n The ore is fed to the tank 10 in any suitable manner such as by means of a feed chute 20 and the froth flows over a froth lip 231 into a froth launder 22 as in the usual machine. The residual pulp, gangue, and solution overflow at 23 protected by a froth guard 24 according to common practice. Air is fed in any desired manner into the tank below the porous beds 15, such as from an air header 25 having independent feed taps 26 to each cell controlled by means of independent valves 27.

In operation, the air percolates upwardly through thevoids or interstices between the line particles in the bed 15. This acts to break the air into small bubbles which rise to the surface of the solution in the tank carrying the liner mineral particles with them. These particles are removed as a froth into the froth launder 22.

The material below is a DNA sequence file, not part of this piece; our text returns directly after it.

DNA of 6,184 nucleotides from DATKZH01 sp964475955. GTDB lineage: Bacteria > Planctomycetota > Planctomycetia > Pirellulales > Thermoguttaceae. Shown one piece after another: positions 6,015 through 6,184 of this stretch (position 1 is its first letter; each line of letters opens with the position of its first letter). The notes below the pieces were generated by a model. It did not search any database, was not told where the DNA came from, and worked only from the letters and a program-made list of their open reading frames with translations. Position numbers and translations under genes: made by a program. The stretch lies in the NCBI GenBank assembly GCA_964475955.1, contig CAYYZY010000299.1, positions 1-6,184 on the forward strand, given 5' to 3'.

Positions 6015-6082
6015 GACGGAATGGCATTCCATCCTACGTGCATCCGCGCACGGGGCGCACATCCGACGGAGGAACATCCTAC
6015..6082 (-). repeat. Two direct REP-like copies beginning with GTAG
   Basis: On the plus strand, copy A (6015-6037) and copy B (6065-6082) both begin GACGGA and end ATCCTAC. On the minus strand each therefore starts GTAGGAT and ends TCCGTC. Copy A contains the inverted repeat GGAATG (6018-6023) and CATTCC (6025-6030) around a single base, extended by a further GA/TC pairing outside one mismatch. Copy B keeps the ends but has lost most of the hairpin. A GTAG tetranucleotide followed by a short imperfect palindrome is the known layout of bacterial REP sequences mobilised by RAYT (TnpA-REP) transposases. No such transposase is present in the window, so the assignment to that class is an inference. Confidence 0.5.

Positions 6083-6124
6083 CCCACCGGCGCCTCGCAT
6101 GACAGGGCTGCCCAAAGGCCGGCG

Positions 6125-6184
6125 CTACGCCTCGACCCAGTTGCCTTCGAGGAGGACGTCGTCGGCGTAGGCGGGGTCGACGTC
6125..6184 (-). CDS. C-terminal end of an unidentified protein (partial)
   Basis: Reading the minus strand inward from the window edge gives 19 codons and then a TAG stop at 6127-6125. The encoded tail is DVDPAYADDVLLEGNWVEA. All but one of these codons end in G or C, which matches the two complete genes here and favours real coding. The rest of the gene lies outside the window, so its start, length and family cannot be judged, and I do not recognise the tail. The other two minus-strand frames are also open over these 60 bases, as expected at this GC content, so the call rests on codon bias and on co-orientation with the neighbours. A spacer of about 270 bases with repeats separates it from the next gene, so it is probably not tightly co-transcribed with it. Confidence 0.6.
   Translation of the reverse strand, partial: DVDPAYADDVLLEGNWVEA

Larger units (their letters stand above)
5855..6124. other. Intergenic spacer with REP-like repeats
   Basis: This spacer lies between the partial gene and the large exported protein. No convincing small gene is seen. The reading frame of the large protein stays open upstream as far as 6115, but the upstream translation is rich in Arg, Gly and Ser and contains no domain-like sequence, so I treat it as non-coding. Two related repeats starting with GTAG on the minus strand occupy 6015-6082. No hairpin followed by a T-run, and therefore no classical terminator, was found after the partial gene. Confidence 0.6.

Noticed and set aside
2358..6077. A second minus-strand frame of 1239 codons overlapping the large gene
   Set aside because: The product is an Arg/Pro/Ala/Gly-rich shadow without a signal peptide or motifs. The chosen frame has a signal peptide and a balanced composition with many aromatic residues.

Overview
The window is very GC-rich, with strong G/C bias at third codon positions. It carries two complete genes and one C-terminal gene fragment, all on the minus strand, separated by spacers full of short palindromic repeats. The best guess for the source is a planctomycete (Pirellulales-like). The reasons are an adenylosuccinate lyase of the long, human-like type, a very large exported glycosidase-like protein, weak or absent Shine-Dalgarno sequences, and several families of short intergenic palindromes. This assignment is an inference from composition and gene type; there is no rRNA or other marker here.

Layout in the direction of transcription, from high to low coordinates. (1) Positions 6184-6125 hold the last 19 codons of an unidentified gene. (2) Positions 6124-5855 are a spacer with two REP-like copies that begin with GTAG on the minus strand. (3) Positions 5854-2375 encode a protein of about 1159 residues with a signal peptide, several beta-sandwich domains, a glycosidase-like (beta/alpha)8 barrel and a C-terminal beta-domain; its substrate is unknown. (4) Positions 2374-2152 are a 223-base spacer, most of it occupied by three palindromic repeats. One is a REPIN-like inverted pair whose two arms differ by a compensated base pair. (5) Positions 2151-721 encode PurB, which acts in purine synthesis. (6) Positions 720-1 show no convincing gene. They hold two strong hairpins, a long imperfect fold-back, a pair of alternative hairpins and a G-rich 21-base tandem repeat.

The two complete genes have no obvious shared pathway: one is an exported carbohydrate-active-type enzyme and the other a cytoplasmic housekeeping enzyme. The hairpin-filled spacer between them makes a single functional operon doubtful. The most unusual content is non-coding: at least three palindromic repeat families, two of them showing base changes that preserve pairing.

The constant vibration prevents the gangue, lime or other materials from packing between the particles in the pad 15. This vibration will immediately loosen any deposits allowing the lighter to rise into the solution and overflow at 23 and causing the heavier to fall through the perforated plates 15 into the hutch bottoms 11, from which, they can be removed through clean-out gates 28 as is usual' in jig practice. The constant vibration of the porous beds spreads the mineral layer evenly and uniformly throughout the tank bottom and prevents piling at the feed points.

Thus, it will be seen that in addition to the recovery by flotation a classification of the pulp is also made so that the heavier mineral particles which have not been floated are recovered in the hutch bottoms and substantially clean tailings discharged at 23.